Mixed methods research, or evaluation, evolved from "triangulation" studies, a military term that refers to using multiple points to identify an object's location. This type of research combines quantitative data -- such as laboratory tests and government statistics -- and qualitative data, including surveys and interviews. Using multiple types of data can improve research results, although mixed methods research can present challenges and obstacles.
Mixed methods research involves more than just aggregating data from separate qualitative and quantitative studies. Researchers collect data within a single study, either sequentially or concurrently, and combine the data throughout the research process. Examples of data collected include structured observations, interviews, surveys and government statistics.
Mixed methods research works well under certain types of conditions, such as when data collected from different sources complement each other; when quantitative or qualitative research alone cannot answer the questions; or when data from one method helps researchers understand data collected from another. Mixed methods research doesn't replace qualitative or quantitative research, but ideally maximizes the strengths and minimize the weaknesses of each type.
Even with the additional challenges, mixed methods research still offers benefits. Qualitative and quantitative data often complement each other, and this type of research addresses a broader range of questions. Also, the strengths of one method sometimes compensate for the weaknesses of another, and mixed methods research provides insights that don't appear when researchers use a single method.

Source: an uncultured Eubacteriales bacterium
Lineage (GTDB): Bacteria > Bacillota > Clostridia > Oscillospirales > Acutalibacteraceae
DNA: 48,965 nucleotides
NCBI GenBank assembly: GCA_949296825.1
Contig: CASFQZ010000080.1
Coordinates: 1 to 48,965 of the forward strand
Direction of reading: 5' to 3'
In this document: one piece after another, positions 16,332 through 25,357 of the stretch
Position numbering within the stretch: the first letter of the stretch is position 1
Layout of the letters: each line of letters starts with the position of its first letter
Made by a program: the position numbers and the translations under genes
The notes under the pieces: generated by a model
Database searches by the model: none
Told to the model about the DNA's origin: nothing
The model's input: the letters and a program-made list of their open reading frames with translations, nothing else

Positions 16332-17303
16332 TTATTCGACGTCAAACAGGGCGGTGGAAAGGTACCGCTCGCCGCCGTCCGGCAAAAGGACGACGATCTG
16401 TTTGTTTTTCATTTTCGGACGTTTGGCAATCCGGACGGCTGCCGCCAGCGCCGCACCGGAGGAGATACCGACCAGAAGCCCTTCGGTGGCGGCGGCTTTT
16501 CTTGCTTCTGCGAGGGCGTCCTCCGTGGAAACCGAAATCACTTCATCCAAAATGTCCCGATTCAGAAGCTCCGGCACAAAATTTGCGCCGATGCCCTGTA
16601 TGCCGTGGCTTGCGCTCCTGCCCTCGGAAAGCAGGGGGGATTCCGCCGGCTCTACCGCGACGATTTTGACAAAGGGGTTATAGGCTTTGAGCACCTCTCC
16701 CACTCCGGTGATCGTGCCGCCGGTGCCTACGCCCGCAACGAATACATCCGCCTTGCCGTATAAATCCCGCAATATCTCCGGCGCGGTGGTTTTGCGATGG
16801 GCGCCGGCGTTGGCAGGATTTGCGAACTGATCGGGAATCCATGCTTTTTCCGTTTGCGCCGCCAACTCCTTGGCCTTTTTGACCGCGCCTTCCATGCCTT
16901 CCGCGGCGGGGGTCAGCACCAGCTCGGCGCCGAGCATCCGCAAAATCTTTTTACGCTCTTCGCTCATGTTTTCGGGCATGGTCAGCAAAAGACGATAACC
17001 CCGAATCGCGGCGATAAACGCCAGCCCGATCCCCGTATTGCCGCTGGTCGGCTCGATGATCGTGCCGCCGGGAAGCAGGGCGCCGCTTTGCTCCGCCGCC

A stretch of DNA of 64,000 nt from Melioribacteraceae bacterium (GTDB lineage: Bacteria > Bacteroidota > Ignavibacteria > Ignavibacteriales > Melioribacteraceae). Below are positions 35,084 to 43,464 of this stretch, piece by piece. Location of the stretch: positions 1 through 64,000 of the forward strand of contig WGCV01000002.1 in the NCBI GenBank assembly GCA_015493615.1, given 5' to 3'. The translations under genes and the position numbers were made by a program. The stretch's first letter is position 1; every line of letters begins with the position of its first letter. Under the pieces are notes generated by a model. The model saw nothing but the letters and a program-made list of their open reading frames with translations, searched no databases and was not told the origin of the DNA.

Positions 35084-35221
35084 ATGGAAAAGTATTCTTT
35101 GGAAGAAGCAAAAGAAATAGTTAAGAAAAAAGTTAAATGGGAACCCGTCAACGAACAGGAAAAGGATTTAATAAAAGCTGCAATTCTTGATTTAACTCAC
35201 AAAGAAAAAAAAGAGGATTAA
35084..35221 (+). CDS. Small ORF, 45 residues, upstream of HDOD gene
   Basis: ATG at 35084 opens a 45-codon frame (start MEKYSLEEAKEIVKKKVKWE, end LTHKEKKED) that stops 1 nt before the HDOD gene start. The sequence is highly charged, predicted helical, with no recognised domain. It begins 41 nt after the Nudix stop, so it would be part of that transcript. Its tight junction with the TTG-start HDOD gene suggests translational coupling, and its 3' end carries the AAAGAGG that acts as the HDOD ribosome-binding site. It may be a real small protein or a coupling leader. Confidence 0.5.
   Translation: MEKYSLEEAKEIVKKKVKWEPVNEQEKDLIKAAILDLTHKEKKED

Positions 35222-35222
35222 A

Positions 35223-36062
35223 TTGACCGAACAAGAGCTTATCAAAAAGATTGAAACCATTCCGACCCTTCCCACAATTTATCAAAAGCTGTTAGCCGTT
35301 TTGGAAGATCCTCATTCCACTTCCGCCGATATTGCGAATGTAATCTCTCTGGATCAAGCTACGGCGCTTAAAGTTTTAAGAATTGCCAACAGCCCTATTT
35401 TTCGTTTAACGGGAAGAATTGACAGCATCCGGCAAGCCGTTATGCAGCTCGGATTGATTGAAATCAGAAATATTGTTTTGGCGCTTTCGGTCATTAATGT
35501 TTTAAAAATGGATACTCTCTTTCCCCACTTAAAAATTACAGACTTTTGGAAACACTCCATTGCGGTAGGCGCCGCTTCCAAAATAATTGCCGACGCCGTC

Because mixed methods research involves procedures still under development, and multiple types of data collection and analysis, it presents certain challenges. Researchers may not be familiar with both qualitative and quantitative research, so a team of researchers may be required. Also, the different methods need to be combined appropriately, which requires more time and money.
Mixed methods research designs fall under two broad categories: sequential and concurrent. With sequential designs, researchers collect and analyze data using one method before moving onto the next. With concurrent designs, collection and analysis of multiple types of data occurs in parallel. Subcategories exist based upon the type of theory used, with priority given to the data collected and when the data analysis and integration occurs.
- "Handbook of Mixed Methods in Social and Behavioral Research"; Abbas Tashakkori, et al.; 2002
- "Journal of Counseling Psychology"; Mixed Methods Research Designs in Counseling Psychology; William E. Hanson, et al.; 2005
- U.S. Agency for International Development; Performance Monitoring & Evaluation Tips: Conducting Mixed-Method Evaluations; 2010
- "Educational Researcher"; Mixed Methods Research: A Research Paradigm Whose Time Has Come; R. Burke Johnson, et al.; October 2004
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